Genmab gains on promising early success for daratumumab PhIII in multiple myeloma, but questions linger

CD38 (ectodomain fragment) enzyme. Target of the monoclonal antibody drug daratumumab, used for the treatment of multiple myeloma. 3D rendering based on protein data bank entry 5f1k. (Shutterstock)

Shares of Copenhagen-based Genmab surged Thursday morning as investigators declared that its late-stage combo drug using daratumumab (Darzalex) hit the primary endpoint for treating multiple myeloma as a frontline therapy at the interim readout stage. Researchers now plan to unblind the data as Genmab {CPH: $GEN} and J&J $JNJ hustle along with a new marketing application.

Genmab CEO Jan van de Winkel

Genmab shares $GEN shot up 8% on the news.

The investigators now plan to unblind the data on the recommendation of the data monitoring group. In the study, daratumumab was combined with bortezomib, melphalan and prednisone (VMP) and compared to a group taking only VMP. The relevant data from Genmab and its Big Pharma partner J&J:

The study met the primary endpoint of improving progression free survival (PFS) at a pre-planned interim analysis (Hazard Ratio (HR) = 0.50 (95% CI 0.38-0.65), p < 0.0001). Treatment with daratumumab reduced the risk of disease progression or death by 50%, as compared to those who did not receive daratumumab. The median PFS for patients treated with daratumumab in combination with VMP has not been reached, compared to an estimated median PFS of 18.1 months for patients who received VMP alone.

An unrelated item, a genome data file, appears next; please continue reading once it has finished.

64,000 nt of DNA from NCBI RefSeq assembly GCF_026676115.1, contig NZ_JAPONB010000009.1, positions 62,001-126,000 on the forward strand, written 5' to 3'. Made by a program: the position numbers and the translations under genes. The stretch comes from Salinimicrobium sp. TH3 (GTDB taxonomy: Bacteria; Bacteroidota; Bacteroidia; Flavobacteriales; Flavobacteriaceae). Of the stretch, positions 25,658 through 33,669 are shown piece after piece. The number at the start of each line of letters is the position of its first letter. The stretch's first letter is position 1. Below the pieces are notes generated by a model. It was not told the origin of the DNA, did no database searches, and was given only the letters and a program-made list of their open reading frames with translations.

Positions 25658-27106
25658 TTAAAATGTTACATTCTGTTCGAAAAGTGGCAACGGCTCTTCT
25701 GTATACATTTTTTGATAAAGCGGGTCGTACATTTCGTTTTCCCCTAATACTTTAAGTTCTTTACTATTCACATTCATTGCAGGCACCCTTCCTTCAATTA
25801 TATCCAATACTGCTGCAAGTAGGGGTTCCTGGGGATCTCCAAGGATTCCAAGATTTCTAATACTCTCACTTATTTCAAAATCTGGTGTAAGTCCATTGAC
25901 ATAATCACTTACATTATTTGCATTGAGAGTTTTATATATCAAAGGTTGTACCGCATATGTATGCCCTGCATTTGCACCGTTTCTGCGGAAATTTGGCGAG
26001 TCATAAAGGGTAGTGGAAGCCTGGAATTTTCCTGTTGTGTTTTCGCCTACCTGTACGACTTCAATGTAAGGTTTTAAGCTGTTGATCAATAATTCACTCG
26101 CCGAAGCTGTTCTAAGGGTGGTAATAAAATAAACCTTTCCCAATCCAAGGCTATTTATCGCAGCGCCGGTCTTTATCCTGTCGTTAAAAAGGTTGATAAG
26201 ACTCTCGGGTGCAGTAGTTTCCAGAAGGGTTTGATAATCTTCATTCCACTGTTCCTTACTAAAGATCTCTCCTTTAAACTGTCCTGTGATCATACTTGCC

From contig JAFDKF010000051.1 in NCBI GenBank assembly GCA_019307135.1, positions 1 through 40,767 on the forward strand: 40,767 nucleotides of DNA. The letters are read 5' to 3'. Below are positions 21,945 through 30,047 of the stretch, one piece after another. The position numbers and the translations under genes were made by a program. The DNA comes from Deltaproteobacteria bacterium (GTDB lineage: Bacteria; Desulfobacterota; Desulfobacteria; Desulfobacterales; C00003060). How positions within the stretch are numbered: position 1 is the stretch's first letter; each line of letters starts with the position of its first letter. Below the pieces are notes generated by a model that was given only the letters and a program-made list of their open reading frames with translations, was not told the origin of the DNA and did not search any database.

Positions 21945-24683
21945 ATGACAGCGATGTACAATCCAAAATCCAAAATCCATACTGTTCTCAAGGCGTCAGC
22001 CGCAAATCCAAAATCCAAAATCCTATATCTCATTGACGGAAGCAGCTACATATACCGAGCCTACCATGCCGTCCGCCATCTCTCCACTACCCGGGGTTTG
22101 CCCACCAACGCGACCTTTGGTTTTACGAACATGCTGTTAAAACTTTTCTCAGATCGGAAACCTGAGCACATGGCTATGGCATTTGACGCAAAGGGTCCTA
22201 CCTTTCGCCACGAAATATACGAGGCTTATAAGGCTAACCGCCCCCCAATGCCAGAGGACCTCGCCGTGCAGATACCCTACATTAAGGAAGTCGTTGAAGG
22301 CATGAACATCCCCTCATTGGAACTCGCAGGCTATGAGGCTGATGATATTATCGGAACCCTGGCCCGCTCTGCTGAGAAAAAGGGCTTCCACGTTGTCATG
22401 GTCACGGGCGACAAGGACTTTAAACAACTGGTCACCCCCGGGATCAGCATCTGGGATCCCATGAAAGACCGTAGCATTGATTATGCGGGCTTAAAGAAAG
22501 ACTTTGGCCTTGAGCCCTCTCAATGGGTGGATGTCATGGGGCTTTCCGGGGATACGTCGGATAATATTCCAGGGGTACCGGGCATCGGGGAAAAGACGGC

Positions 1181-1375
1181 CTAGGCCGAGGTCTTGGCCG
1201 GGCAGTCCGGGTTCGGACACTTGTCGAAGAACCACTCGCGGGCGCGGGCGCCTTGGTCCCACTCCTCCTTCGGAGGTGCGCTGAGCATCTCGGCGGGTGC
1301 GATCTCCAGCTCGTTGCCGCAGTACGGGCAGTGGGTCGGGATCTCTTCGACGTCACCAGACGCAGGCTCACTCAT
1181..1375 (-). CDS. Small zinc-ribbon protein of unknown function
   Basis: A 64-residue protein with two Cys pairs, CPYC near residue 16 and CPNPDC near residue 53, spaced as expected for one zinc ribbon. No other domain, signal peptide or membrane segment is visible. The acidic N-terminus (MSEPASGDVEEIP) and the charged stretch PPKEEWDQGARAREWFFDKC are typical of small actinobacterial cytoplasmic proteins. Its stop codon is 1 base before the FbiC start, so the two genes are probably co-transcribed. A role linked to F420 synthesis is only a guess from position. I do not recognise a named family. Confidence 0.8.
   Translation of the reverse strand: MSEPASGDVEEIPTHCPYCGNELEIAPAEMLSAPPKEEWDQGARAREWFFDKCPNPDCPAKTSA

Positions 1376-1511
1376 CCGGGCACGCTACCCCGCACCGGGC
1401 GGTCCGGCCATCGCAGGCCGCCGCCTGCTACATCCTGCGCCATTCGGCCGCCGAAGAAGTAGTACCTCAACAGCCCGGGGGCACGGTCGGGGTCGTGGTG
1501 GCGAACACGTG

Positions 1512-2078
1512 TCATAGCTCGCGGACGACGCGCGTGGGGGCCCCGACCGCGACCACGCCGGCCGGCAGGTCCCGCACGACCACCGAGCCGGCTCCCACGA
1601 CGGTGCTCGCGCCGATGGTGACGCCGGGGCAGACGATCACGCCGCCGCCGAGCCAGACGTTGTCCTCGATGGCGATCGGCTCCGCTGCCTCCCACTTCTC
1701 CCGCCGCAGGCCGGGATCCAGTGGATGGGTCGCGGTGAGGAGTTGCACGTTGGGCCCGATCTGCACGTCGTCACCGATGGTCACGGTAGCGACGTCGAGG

Sally Church, a noted science writer specializing in oncology, remarked that the data may be more relevant in the European rather than the US market.

Genmab CEO Jan van de Winkel has been an exuberant advocate of the drug’s megablockbuster potential in cancer, particularly if it jumps to solid tumors from blood cancers.

“The interim results of the ALCYONE study yet again illustrate the potential of daratumumab in multiple myeloma in combination with existing treatment regimens; this time with VMP in the front line setting.  We are very pleased with the outcome of the pre-planned interim analysis in this study, which adds further to our hope that daratumumab could potentially become the critical driver redefining combination treatment in multiple myeloma,” said van de Winkel in a prepared statement.

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Research Scientist - Immunology
Recursion Pharmaceuticals Salt Lake City, UT
Director of Operations
Atlas Venture Cambridge, MA

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